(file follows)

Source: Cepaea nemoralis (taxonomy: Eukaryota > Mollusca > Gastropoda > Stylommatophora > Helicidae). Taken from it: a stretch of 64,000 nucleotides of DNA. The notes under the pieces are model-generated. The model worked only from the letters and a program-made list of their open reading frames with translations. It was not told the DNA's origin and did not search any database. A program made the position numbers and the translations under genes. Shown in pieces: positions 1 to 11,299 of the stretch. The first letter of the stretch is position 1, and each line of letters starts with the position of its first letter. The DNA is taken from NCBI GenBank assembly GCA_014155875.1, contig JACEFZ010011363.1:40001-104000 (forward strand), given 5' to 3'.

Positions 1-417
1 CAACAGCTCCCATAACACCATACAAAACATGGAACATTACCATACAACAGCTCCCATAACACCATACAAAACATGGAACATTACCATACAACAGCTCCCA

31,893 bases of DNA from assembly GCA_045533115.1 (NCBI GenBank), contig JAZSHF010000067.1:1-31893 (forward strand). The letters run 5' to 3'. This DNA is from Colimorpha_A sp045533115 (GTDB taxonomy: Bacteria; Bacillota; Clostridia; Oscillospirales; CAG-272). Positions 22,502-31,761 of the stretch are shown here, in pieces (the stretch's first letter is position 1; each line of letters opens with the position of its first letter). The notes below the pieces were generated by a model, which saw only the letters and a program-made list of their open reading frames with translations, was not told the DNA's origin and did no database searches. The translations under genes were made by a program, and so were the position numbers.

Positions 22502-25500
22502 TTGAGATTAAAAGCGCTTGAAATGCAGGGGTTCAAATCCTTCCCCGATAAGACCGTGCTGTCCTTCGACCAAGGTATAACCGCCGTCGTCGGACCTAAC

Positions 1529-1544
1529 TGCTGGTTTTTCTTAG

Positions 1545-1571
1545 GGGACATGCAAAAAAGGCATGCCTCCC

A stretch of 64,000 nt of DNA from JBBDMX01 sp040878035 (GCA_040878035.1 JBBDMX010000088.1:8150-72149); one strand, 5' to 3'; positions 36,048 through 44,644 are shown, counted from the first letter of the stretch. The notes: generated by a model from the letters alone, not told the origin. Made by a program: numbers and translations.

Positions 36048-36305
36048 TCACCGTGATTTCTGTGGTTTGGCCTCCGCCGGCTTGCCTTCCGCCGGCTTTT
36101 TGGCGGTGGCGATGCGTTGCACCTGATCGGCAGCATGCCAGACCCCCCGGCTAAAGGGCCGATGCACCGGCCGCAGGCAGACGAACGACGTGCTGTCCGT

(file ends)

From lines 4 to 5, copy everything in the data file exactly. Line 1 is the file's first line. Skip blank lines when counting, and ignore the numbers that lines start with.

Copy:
31,893 bases of DNA from assembly GCA_045533115.1 (NCBI GenBank), contig JAZSHF010000067.1:1-31893 (forward strand). The letters run 5' to 3'. This DNA is from Colimorpha_A sp045533115 (GTDB taxonomy: Bacteria; Bacillota; Clostridia; Oscillospirales; CAG-272). Positions 22,502-31,761 of the stretch are shown here, in pieces (the stretch's first letter is position 1; each line of letters opens with the position of its first letter). The notes below the pieces were generated by a model, which saw only the letters and a program-made list of their open reading frames with translations, was not told the DNA's origin and did no database searches. The translations under genes were made by a program, and so were the position numbers.

Positions 22502-25500